2.3. Migration of New Neurons from the SVZ
Immature new neurons generated in the SVZ have a remarkable migration activity: They migrate to the olfactory bulb at the anterior tip of the telencephalon within a week, along a pathway called the rostral migratory stream (RMS) (Figure 3c–e). Recent imaging studies successfully showed the migration of micron-sized particles of iron-oxide-labeled new neurons in living animals [64,65]. Several types of factors that regulate embryonic neuronal migration are also involved in the migration of new neurons in the adult RMS. However, a distinct mechanism is needed to enable the rapid and long-distance migration of new neurons through the densely packed mature tissue of the adult brain.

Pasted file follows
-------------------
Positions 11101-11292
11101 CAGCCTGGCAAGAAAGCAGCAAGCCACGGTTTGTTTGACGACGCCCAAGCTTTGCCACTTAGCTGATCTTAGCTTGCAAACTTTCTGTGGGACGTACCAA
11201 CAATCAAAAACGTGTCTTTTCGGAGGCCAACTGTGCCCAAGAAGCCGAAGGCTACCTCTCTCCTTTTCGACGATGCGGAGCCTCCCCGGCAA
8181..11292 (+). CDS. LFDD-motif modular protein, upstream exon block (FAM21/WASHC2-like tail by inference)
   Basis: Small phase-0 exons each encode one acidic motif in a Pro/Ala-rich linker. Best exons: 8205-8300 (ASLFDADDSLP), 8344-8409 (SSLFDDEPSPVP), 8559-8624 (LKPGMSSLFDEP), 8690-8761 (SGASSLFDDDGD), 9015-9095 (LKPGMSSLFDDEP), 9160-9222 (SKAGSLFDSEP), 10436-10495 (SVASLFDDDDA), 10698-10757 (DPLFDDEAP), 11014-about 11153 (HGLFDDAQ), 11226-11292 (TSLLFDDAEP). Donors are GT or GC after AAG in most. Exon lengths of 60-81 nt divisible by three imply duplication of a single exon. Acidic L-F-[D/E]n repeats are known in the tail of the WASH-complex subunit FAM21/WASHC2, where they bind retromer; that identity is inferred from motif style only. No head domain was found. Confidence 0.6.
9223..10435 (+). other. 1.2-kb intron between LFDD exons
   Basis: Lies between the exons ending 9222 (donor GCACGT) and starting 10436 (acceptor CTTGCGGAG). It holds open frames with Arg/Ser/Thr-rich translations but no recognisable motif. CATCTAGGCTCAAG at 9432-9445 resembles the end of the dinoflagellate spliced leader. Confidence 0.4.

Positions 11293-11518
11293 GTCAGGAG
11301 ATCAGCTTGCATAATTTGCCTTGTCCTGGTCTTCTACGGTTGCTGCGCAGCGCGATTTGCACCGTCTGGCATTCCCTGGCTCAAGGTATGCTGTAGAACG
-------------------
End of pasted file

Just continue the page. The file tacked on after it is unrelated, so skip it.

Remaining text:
The migrating new neurons are typically bipolar, with extended leading and trailing processes, and they form elongated cell aggregates referred to as “chains”, within which new neurons can slide over and past one another [22,66]. Because the chain migration is a distinct characteristic that is not observed in the embryonic brain or anywhere else in the postnatal brain, it is important to elucidate its regulatory mechanisms. During migration in the chain, active cytoskeletal modification occurs in the new neurons. We found that cyclin-dependent kinase 5, which regulates the cytoskeleton in migrating cells in the embryonic brain, plays a crucial, cell-autonomous role in the chain formation of new neurons in the postnatal SVZ/RMS, and in the speed and direction of their migration . Polysialic acid-neural cell adhesion molecule (PSA-NCAM) and β1-integrin expressed on the surface of new neurons [68,69], matrix metalloproteases produced by them, and extracellular matrix molecules including tenascin-C, proteoglycans, and laminins, have all been shown to be involved in the migration of new neurons in the RMS [68,70,71]. These molecules may regulate the adhesion between the new neurons to enable them slide past one another within a chain, despite their attachment to each other. Some of the chains of new neurons in the RMS were extended along and closely associated with blood vessels (Figure 3d), suggesting that the blood vessels may act as a scaffold for their migration .